Wednesday, December 30, 2009

Study shows link between smoking and mental illness

From the Tuscaloosa News in Alabama:

People with mental illnesses are two to three times higher than the general population to be dependent on nicotine, research has shown.

The Alabama Department of Mental Health wants to reduce that percentage, starting with in-patient facilities like Bryce. Effective Jan. 4, the state will ban smoking on all inpatient psychiatric facilities and grounds as part of a new tobacco-free initiative.

“People with a mental illness tend to live 25 years or less than the average citizen,” said ADMH spokesperson John Ziegler. “The main reason for that is not the mental illness, it's the unhealthy lifestyle choices.”

A large percentage of patients who are committed to Bryce Hospital smoke, said Ziegler. According to a 2004 study from the Archives of General Psychiatry, people who smoke often score high on the neuroticism and anxiety scales and may use tobacco to manage their mood, anxiety, stress, anger, social dependence, insecurity or other emotional states.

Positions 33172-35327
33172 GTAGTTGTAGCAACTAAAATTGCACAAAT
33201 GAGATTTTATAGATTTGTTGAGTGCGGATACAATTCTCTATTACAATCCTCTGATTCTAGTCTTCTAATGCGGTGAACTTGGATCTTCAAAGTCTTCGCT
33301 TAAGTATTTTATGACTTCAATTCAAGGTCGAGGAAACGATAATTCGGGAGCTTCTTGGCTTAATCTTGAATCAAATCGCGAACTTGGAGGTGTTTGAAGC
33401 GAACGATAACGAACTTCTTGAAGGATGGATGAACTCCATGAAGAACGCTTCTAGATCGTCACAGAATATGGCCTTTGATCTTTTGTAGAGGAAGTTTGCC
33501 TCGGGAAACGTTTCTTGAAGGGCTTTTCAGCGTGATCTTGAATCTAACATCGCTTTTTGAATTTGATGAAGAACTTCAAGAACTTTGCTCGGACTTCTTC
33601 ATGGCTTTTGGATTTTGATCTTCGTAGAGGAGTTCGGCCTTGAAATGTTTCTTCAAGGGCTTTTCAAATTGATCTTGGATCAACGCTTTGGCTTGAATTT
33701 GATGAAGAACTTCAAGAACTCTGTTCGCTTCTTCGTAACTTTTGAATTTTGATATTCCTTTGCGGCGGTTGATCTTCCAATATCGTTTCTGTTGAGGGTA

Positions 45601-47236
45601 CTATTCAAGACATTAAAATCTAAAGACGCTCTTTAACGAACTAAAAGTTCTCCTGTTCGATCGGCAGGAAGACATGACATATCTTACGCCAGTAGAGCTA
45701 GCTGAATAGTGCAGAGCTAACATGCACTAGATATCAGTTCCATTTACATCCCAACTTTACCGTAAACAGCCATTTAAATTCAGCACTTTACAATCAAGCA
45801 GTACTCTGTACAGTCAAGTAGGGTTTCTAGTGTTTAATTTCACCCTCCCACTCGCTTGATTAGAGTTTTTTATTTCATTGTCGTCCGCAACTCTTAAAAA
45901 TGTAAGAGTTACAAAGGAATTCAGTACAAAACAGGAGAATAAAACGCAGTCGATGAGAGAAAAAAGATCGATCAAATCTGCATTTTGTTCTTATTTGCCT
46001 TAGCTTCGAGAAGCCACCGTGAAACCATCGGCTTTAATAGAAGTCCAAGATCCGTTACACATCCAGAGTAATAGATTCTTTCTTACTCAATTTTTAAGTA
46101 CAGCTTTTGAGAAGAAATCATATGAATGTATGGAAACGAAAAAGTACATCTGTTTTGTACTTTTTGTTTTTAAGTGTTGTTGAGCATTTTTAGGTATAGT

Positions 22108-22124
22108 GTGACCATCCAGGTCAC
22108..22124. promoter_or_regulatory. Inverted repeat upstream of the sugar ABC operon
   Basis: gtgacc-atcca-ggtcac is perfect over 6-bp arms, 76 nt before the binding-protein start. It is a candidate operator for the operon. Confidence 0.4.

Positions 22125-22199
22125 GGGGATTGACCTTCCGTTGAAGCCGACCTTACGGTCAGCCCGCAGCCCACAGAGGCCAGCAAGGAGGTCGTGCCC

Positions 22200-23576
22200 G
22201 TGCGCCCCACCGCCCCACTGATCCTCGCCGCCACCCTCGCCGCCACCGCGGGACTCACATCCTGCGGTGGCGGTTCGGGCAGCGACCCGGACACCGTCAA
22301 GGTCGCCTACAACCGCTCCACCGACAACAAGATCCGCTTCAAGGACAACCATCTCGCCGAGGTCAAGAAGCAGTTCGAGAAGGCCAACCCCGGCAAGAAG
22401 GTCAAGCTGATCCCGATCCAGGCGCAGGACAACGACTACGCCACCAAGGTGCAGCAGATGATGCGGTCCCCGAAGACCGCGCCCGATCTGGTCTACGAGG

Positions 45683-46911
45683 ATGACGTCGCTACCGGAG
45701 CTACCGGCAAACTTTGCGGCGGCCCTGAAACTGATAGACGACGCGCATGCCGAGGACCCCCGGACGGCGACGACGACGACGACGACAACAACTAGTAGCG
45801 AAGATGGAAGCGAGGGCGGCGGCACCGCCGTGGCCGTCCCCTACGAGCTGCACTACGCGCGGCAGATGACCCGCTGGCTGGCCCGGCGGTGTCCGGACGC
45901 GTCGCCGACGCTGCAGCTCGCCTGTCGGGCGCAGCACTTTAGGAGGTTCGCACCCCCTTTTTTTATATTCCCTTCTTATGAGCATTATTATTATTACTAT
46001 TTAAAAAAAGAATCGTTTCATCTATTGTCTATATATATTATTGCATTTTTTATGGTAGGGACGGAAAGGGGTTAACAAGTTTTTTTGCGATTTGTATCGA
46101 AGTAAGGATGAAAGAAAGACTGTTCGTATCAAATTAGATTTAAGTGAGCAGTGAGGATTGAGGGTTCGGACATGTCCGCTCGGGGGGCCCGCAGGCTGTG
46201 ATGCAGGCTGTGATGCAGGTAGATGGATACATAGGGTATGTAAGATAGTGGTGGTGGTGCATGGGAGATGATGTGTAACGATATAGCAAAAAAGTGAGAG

Smoking also leads to other chronic health problems.

“Our goal is to return 25 years of life to the people we serve,” said John Houston, Commissioner of the ADMH. “Since smoking remains a leading preventable cause of death in the United States, ADMH feels it is essential to take this step toward providing better health and a better quality of life to the community it serves.”

Patients will be provided nicotine management services while being care for by the ADMH. Those services include everything from counseling and group support meetings to anti-nicotine medication, Ziegler said.